SACRAMENTO, Calif. (KTXL/AP) — California Superintendent of Public Instruction Tony Thurmond announced a statewide program in response to the growing mental health challenges faced by students during the COVID-19 pandemic.
“As we recognize the impacts of the pandemic on the mental health of our school communities, we know that this important work takes partnership and collaboration from steadfast partners who are dedicated to help our most vulnerable children, youth, and staff,” Thurmond said in a release Wednesday.
The program is called Trusted Space: Redirecting Grief to Growth and it provides educators and schools across California strategies to build safe and trusted spaces for K-12 students.
Thurmond said that he and the California Department of Education both recognize that the pandemic has impacted the lives of Californians by causing anxiety, grief and stress throughout schools across the state.
“Data show that depression and anxiety among children and youth has doubled globally since the start of the pandemic,” said Dr. Nadine Burke Harris, California’s Surgeon General. “And we know that the same stress that leads to negative mental health outcomes can also lead to negative physical health outcomes now and in the future.”
During 2020, pediatric psychiatrists reported seeing children with coronavirus-related phobias, tics and eating disorders, obsessing about infection, scrubbing their hands raw, covering their bodies with disinfectant gel and terrified of getting sick from food.
Doctors also said children are suffering panic attacks, heart palpitations and other symptoms of mental anguish, as well as chronic addictions to mobile devices and computer screens that have become their caretakers, teachers and entertainers during lockdowns, curfews and school closures.
Based on research and neuroscience, the film-based program will support mental health by showing how trusted relationships are the most potent remedy to the damaging effects of stress and trauma.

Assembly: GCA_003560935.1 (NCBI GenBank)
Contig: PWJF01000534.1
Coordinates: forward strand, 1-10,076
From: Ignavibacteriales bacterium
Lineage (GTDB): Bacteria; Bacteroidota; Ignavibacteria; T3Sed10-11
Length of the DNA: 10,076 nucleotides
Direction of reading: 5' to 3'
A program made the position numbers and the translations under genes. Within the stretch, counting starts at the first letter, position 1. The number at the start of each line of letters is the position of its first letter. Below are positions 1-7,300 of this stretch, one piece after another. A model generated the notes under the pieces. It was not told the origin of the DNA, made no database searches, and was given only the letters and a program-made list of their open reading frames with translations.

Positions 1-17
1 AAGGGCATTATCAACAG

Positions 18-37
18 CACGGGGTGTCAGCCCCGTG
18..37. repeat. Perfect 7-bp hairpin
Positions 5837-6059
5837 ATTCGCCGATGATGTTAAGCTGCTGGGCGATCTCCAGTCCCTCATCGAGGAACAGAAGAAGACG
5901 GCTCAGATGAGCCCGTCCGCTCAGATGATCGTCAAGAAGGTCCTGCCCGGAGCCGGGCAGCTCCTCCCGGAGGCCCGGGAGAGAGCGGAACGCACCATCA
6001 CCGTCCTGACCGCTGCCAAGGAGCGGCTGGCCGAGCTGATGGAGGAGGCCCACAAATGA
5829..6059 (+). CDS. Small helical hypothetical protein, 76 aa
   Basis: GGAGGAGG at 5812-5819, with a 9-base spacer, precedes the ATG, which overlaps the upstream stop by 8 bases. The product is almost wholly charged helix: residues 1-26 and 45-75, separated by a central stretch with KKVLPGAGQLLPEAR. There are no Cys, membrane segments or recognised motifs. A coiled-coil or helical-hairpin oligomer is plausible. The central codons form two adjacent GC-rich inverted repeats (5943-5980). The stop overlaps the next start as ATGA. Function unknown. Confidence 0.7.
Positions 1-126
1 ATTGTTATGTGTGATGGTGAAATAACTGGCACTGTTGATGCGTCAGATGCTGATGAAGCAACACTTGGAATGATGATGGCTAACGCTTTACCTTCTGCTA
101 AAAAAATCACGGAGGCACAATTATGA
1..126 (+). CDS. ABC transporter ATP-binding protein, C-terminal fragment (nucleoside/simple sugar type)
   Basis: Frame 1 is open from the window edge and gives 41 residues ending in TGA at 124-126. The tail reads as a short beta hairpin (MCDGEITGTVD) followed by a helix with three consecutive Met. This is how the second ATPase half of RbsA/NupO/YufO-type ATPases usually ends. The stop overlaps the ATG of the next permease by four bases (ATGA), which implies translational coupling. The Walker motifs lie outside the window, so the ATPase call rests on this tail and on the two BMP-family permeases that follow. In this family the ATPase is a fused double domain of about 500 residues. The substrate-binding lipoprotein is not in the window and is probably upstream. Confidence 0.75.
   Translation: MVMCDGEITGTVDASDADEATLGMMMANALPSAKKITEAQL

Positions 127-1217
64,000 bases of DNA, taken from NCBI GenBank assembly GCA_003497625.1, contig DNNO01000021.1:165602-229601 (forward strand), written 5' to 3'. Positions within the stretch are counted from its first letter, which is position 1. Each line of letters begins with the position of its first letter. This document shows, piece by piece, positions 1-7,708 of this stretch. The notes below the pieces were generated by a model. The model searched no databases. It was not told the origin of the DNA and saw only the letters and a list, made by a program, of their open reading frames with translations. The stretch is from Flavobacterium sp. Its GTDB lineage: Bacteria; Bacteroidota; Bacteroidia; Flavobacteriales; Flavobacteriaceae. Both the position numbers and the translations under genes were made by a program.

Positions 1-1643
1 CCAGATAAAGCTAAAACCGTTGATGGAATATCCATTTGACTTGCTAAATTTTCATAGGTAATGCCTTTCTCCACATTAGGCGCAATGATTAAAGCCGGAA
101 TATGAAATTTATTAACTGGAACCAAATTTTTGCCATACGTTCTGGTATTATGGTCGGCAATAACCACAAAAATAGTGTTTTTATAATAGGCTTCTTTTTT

The film features experts in trauma-informed education, equity and innovation in education, and shares messages about hope and opportunity.
“A Trusted Space and the accompanying easy-to-use curriculum will help educators and staff—including bus drivers, teachers, and administrators—feel heard, validated, and supported and will provide strategies for schools to be better equipped to support the students they serve,” Thurmond explained.
Working with CalHope, Department of Education officials will also provide a 60-minute professional development program designed to help teachers and other youth leaders to work with students to create a trusted atmosphere where both learning and healing can happen.
The program will feature a 40-minute film featuring educational experts who provide guidance on how to create a trusted space within five days. This program will be free to all K-12 California educators, school staff, and youth-serving adults.
“Our CalHOPE Student Support Initiative is helping to advance positive social and emotional learning environments in our school communities, both in-person and virtual,” said Dr. Jim Kooler, CalHOPE Program Director. “A Trusted Space will help our cause as we continue supporting children, youth, families, and teachers during the public health emergency.”
To register for this free program, tap or click here.
If you or someone you know is having suicidal thoughts or needs help, please call the National Suicide Prevention Hotline number at 1-800-273-8255 or visit suicidepreventionlifeline.org.
The Associated Press contributed to this report.